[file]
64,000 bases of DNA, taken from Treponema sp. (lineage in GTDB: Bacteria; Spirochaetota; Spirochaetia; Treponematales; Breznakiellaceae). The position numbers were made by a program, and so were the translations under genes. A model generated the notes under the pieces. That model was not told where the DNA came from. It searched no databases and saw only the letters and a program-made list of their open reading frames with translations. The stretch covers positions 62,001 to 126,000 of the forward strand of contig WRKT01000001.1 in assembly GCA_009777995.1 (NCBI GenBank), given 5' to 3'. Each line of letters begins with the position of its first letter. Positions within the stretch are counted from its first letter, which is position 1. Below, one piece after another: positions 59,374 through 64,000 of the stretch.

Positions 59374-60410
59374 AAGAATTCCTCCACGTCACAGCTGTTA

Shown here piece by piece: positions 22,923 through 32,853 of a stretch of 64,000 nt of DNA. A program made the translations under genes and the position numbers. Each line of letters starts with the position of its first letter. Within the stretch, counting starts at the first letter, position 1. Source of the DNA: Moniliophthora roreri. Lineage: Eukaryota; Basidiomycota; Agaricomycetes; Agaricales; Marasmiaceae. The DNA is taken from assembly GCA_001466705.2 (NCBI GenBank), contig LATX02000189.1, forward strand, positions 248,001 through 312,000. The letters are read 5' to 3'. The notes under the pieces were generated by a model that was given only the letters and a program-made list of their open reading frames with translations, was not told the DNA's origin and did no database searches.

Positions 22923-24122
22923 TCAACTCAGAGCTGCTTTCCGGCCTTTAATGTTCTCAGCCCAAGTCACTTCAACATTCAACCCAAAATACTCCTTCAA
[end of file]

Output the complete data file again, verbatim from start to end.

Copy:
64,000 bases of DNA, taken from Treponema sp. (lineage in GTDB: Bacteria; Spirochaetota; Spirochaetia; Treponematales; Breznakiellaceae). The position numbers were made by a program, and so were the translations under genes. A model generated the notes under the pieces. That model was not told where the DNA came from. It searched no databases and saw only the letters and a program-made list of their open reading frames with translations. The stretch covers positions 62,001 to 126,000 of the forward strand of contig WRKT01000001.1 in assembly GCA_009777995.1 (NCBI GenBank), given 5' to 3'. Each line of letters begins with the position of its first letter. Positions within the stretch are counted from its first letter, which is position 1. Below, one piece after another: positions 59,374 through 64,000 of the stretch.

Positions 59374-60410
59374 AAGAATTCCTCCACGTCACAGCTGTTA

Shown here piece by piece: positions 22,923 through 32,853 of a stretch of 64,000 nt of DNA. A program made the translations under genes and the position numbers. Each line of letters starts with the position of its first letter. Within the stretch, counting starts at the first letter, position 1. Source of the DNA: Moniliophthora roreri. Lineage: Eukaryota; Basidiomycota; Agaricomycetes; Agaricales; Marasmiaceae. The DNA is taken from assembly GCA_001466705.2 (NCBI GenBank), contig LATX02000189.1, forward strand, positions 248,001 through 312,000. The letters are read 5' to 3'. The notes under the pieces were generated by a model that was given only the letters and a program-made list of their open reading frames with translations, was not told the DNA's origin and did no database searches.

Positions 22923-24122
22923 TCAACTCAGAGCTGCTTTCCGGCCTTTAATGTTCTCAGCCCAAGTCACTTCAACATTCAACCCAAAATACTCCTTCAA